Spatial constraints dictate glial territories at murine neuromuscular junctions

The Journal of Cell Biology, 2011, doi: 10.1083/jcb.201108005, vol. 195 no. 2 293-305, published on 17.10.2011
The Journal of Cell Biology, online article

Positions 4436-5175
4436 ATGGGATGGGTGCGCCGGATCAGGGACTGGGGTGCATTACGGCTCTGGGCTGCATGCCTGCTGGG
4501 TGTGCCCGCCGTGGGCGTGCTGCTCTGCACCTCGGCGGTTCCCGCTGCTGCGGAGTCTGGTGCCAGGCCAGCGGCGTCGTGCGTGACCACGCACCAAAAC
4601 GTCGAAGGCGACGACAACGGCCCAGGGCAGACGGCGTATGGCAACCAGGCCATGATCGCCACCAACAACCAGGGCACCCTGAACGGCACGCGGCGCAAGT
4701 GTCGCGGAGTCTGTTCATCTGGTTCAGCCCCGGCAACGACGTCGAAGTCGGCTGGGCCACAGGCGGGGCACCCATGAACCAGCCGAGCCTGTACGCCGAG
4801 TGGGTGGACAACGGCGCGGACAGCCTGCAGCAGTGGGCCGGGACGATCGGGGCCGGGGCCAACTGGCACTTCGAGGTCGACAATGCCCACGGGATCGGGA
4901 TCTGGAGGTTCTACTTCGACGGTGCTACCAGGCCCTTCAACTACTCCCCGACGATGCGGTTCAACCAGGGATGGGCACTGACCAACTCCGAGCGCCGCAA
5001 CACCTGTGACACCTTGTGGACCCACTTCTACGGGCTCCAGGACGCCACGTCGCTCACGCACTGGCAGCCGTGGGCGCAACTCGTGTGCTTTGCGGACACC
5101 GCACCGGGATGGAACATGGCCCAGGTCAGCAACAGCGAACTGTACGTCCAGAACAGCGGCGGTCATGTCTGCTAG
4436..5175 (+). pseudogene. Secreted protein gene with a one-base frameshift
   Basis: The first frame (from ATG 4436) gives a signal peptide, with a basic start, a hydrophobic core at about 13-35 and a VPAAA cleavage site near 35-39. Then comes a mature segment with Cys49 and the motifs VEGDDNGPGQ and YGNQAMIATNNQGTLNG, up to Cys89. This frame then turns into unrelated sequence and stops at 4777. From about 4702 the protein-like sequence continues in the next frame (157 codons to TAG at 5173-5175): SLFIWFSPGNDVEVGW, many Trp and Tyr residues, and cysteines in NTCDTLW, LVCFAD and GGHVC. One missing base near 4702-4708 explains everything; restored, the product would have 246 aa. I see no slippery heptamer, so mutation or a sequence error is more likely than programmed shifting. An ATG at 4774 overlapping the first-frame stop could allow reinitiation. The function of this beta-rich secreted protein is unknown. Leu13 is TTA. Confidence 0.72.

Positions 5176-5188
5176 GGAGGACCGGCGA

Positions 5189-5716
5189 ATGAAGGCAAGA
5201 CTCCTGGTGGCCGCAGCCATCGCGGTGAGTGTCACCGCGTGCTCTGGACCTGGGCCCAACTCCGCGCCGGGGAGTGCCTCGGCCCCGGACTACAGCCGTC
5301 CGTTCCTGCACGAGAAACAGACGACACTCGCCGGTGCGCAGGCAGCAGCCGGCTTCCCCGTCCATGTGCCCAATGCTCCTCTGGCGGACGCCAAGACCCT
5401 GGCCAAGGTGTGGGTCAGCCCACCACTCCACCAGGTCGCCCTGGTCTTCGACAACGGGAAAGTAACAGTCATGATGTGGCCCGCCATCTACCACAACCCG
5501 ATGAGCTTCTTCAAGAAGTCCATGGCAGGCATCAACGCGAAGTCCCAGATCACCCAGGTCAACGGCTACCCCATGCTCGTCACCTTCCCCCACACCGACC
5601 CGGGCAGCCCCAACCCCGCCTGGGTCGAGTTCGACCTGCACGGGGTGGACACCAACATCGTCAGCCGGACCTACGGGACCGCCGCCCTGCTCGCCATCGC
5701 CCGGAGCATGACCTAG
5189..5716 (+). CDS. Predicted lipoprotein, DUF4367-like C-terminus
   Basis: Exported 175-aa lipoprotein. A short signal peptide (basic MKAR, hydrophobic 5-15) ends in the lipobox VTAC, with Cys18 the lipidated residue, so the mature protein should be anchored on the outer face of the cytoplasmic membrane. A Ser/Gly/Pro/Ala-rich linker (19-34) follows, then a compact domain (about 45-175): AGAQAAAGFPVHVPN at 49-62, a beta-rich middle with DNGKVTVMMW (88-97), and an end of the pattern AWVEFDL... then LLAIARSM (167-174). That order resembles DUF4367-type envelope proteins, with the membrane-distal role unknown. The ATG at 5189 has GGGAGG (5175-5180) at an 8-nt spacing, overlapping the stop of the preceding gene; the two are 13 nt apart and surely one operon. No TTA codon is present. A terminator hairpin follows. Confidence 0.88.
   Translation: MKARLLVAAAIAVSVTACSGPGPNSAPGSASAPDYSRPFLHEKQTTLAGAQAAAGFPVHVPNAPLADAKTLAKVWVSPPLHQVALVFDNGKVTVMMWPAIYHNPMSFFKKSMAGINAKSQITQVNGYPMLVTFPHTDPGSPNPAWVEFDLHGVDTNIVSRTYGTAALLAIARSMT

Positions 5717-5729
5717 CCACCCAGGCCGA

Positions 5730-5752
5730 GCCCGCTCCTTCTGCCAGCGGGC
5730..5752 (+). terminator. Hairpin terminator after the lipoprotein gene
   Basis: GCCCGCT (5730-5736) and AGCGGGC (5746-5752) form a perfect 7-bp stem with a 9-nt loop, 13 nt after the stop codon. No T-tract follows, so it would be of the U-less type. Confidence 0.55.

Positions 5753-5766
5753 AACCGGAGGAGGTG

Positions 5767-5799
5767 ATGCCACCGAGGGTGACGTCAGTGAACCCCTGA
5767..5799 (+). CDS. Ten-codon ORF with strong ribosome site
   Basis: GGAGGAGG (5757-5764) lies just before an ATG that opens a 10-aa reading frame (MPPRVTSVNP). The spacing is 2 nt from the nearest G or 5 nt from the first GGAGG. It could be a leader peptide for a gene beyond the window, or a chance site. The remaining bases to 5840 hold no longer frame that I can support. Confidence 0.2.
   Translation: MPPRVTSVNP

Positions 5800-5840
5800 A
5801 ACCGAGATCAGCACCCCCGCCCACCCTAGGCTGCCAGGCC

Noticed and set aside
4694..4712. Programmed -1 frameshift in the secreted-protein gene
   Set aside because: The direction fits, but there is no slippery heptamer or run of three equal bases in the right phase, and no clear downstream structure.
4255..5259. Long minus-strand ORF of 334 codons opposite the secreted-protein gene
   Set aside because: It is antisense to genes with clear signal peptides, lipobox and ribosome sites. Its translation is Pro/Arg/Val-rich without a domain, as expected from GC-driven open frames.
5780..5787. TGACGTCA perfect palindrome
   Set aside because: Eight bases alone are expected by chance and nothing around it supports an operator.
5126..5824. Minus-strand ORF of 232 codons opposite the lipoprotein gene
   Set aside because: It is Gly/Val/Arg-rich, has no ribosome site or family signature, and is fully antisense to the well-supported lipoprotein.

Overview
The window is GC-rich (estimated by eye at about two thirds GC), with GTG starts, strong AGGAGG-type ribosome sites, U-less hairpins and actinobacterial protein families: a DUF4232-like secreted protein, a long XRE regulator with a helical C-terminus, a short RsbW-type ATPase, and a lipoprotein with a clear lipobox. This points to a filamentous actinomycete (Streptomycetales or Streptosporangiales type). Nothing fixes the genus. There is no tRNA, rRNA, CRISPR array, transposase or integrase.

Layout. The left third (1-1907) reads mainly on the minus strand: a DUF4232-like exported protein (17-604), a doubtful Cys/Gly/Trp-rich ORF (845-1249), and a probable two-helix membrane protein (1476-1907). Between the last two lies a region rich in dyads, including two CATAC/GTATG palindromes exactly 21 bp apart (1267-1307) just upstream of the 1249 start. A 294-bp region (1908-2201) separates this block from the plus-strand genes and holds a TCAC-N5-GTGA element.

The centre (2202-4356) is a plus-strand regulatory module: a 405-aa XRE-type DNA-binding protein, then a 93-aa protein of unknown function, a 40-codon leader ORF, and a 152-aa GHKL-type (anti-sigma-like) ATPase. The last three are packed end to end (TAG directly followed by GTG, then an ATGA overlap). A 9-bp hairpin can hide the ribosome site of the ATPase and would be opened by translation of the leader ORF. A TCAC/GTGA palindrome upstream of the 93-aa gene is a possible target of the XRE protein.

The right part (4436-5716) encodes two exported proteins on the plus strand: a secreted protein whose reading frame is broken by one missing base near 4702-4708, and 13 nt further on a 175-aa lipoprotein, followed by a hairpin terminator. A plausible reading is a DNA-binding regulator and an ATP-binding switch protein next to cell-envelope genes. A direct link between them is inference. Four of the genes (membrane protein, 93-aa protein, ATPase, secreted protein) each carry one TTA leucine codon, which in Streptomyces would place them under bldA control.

Schwann cells (SCs), the glial cells of the peripheral nervous system, cover synaptic terminals, allowing them to monitor and modulate neurotransmission. Disruption of glial coverage leads to axon degeneration and synapse loss. The cellular mechanisms that establish and maintain this coverage remain largely unknown. To address this, we labeled single SCs and performed time-lapse imaging experiments. Adult terminal SCs are arranged in static tile patterns, whereas young SCs dynamically intermingle. The mechanism of developmental glial segregation appears to be spatial competition, in which glial–glial and axonal–glial contacts constrain the territory of single SCs, as shown by four types of experiments: laser ablation of single SCs, which led to immediate territory expansion of neighboring SCs; axon removal by transection, resulting in adult SCs intermingling dynamically; axotomy in mutant mice with blocked axon fragmentation in which intermingling was delayed; and activity blockade, which had no immediate effects. In summary, we conclude that glial cells partition synapses by competing for perisynaptic space.

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